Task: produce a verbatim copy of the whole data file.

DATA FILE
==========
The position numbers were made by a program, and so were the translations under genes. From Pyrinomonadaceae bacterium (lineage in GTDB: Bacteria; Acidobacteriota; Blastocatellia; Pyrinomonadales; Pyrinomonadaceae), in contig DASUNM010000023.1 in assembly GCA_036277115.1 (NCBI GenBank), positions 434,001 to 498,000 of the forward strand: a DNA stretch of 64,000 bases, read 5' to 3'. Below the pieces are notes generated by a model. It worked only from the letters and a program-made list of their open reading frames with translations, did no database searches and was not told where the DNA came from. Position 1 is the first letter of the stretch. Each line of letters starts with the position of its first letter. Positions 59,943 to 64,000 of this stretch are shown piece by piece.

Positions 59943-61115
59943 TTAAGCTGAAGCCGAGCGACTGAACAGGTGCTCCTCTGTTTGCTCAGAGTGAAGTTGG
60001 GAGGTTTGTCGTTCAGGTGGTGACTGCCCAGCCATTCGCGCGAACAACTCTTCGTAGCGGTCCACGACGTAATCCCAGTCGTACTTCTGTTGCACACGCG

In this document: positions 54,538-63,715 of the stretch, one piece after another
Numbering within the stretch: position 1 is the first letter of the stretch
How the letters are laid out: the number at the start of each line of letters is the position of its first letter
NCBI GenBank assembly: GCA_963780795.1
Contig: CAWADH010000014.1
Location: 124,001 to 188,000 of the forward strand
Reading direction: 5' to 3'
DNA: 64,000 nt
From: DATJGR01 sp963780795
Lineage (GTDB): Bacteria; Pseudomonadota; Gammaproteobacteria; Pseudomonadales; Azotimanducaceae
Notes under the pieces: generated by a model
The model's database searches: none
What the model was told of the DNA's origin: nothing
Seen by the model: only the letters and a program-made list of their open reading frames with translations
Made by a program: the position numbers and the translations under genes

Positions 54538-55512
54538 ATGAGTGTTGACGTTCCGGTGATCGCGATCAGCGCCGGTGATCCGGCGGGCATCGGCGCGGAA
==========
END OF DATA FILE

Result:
The position numbers were made by a program, and so were the translations under genes. From Pyrinomonadaceae bacterium (lineage in GTDB: Bacteria; Acidobacteriota; Blastocatellia; Pyrinomonadales; Pyrinomonadaceae), in contig DASUNM010000023.1 in assembly GCA_036277115.1 (NCBI GenBank), positions 434,001 to 498,000 of the forward strand: a DNA stretch of 64,000 bases, read 5' to 3'. Below the pieces are notes generated by a model. It worked only from the letters and a program-made list of their open reading frames with translations, did no database searches and was not told where the DNA came from. Position 1 is the first letter of the stretch. Each line of letters starts with the position of its first letter. Positions 59,943 to 64,000 of this stretch are shown piece by piece.

Positions 59943-61115
59943 TTAAGCTGAAGCCGAGCGACTGAACAGGTGCTCCTCTGTTTGCTCAGAGTGAAGTTGG
60001 GAGGTTTGTCGTTCAGGTGGTGACTGCCCAGCCATTCGCGCGAACAACTCTTCGTAGCGGTCCACGACGTAATCCCAGTCGTACTTCTGTTGCACACGCG

In this document: positions 54,538-63,715 of the stretch, one piece after another
Numbering within the stretch: position 1 is the first letter of the stretch
How the letters are laid out: the number at the start of each line of letters is the position of its first letter
NCBI GenBank assembly: GCA_963780795.1
Contig: CAWADH010000014.1
Location: 124,001 to 188,000 of the forward strand
Reading direction: 5' to 3'
DNA: 64,000 nt
From: DATJGR01 sp963780795
Lineage (GTDB): Bacteria; Pseudomonadota; Gammaproteobacteria; Pseudomonadales; Azotimanducaceae
Notes under the pieces: generated by a model
The model's database searches: none
What the model was told of the DNA's origin: nothing
Seen by the model: only the letters and a program-made list of their open reading frames with translations
Made by a program: the position numbers and the translations under genes

Positions 54538-55512
54538 ATGAGTGTTGACGTTCCGGTGATCGCGATCAGCGCCGGTGATCCGGCGGGCATCGGCGCGGAA